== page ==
I want to share a stirring and brilliant passage I read today in With Walt Whitman in Camden. The passage below is a portion of a letter written by Edward Carpenter to Walt in 1874. Carpenter was an English poet, an early gay activist and a close friend of Walt’s. There’s a photo in the book of Carpenter from 1874, and wow! I have to say, he was quite a looker! But to Walt, he writes:
It is enough to live wherever the divine beauty of love may flash on men; but indeed its real and enduring light seems infinitely far from us in this our day. Between the splendid dawn of Greek civilization and the high universal noon of Democracy there is a strange horror of darkness on us. We look face to face upon each other, but we do know. At the last, it is enough to know that the longed-for realization is possible – will be, has been, is even now somewhere – even though we find it not. The pain of disappointment is, somewhere, the joy of fruition. Perhaps it will be, in time, with you in the New as with us in the Old world. Slowly – I think – the fetters are falling from men’s feet, the cramps and crazes of the old superstitions are relaxing, the idiotic ignorance of class contempt is dissipating. If men shall learn to accept one another simply and without complaint, if they shall cease to regard themselves because the emptiness of vanity is filled up with love, and yet shall honor the free, immeasurable gift of their own personality, delight in it and bask in it without false shames and affections – then your work will be accomplished: and men for the first time will know of what happiness thy are capable.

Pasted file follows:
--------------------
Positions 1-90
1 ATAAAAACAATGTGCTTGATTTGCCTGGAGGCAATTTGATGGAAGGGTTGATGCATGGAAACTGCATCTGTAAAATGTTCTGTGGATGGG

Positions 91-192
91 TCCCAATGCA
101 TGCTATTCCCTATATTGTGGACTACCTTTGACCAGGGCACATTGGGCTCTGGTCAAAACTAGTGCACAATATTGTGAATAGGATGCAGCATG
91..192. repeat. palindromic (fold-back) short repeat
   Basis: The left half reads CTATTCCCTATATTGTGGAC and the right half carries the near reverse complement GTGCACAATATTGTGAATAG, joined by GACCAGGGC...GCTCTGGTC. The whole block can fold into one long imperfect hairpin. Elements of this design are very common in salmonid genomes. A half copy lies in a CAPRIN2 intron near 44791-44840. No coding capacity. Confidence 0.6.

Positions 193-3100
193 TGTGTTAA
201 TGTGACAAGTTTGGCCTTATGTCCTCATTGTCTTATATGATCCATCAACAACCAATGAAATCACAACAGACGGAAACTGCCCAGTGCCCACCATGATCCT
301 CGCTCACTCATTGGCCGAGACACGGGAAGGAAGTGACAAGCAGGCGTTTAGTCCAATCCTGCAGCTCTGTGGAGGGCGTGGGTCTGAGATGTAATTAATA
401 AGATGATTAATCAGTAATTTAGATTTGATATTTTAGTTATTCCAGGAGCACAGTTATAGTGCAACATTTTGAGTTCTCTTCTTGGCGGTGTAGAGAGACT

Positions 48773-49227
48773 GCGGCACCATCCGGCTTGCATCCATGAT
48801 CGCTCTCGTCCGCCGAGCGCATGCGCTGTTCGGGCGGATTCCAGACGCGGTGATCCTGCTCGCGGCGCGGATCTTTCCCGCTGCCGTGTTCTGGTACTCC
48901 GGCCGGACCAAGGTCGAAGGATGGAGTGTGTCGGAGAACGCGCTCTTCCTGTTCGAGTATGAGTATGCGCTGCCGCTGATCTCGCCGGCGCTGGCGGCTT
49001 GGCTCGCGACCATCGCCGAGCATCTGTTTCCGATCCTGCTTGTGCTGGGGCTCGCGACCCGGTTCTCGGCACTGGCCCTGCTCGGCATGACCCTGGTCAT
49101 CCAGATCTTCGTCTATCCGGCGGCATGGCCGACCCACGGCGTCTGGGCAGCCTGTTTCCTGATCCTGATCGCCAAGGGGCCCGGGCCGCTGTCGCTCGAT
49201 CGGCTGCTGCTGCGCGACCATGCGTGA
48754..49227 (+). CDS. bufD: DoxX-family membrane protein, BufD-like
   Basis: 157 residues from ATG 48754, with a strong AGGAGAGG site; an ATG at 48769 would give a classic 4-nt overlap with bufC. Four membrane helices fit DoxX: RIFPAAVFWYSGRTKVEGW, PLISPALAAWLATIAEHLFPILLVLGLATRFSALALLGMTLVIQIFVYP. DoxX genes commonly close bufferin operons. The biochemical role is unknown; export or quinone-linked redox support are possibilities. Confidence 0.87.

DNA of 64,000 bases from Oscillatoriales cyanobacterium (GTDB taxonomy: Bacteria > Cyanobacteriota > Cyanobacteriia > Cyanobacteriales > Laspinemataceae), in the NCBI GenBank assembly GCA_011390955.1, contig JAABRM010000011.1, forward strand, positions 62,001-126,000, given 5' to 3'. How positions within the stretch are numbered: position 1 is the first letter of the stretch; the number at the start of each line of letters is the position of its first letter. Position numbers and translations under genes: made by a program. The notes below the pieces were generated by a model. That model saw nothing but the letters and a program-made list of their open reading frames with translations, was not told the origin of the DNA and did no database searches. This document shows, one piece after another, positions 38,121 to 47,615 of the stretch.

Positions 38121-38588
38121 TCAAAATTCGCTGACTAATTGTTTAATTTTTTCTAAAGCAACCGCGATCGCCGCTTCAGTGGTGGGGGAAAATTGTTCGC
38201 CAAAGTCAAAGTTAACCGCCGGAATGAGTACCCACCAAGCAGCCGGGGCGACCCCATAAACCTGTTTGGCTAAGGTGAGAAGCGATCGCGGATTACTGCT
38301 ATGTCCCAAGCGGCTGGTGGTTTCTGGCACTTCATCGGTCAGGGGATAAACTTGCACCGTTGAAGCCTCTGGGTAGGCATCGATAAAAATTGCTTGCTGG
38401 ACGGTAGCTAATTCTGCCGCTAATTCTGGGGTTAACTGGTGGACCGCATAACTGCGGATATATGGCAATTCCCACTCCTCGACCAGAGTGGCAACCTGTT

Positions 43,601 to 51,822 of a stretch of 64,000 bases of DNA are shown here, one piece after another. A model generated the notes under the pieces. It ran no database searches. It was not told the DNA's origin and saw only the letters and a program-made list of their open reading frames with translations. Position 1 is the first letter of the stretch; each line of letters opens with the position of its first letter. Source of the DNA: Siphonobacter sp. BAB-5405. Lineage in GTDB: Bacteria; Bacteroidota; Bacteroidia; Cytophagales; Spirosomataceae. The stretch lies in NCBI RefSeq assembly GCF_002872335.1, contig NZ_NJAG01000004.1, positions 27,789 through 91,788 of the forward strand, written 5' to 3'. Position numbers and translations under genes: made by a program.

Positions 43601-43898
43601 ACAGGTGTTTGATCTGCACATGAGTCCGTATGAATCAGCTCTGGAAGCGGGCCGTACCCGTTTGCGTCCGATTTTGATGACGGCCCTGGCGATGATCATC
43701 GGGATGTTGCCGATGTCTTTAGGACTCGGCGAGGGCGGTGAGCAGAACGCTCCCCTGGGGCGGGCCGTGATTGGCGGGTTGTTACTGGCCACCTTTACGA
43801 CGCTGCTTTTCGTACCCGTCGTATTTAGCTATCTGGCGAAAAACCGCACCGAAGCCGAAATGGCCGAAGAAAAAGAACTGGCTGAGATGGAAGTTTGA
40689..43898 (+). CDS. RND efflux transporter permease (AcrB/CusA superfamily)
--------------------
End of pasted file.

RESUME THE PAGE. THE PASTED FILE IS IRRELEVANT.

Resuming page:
Of this resplendent letter, Walt says:
It is beautiful like a confession: it was one of Carpenter’s first letters. I seem to get very near to his heart and he to mine in that letter: it has a place in our personal history – an important place. Carpenter was never more thoroughly Carpenter than just there, in that tender mood of self-examination. Introspection! I am afraid of it, generally: just enough of it is good, too much of it is a disease: most people don’t stop with just enough. Carpenter is a thoroughly wholesome man – alive, clean, from head to foot.
I find Carpenter’s conviction for the longing of a man to be able to openly love another man and express his love without inhibition, compunction or repercussion; to be as perfect and meaningful today as it was when first written in July of 1874. Carpenter was a brave and bold man to express this sentiment in 1874; when it was most certainly illegal for two men to be in homosexual contact.
Today’s society has greatly advanced, in some regards, since 1874, but I feel that “strange horror of darkness” as Carpenter writes, does still exist in the 21st Century nearly as it did in the 19th Century. The World today continues to struggle with the subject of homosexuality and Carpenter may be disappointed to know that we have yet – 137 years later – learned “to accept one another simply and without complaint.”
Traubel, Horace. (1906). With Walt Whitman in Camden (March 28 – July 14, 1888). Boston: Small, Maynard & Company. pp. 158-161.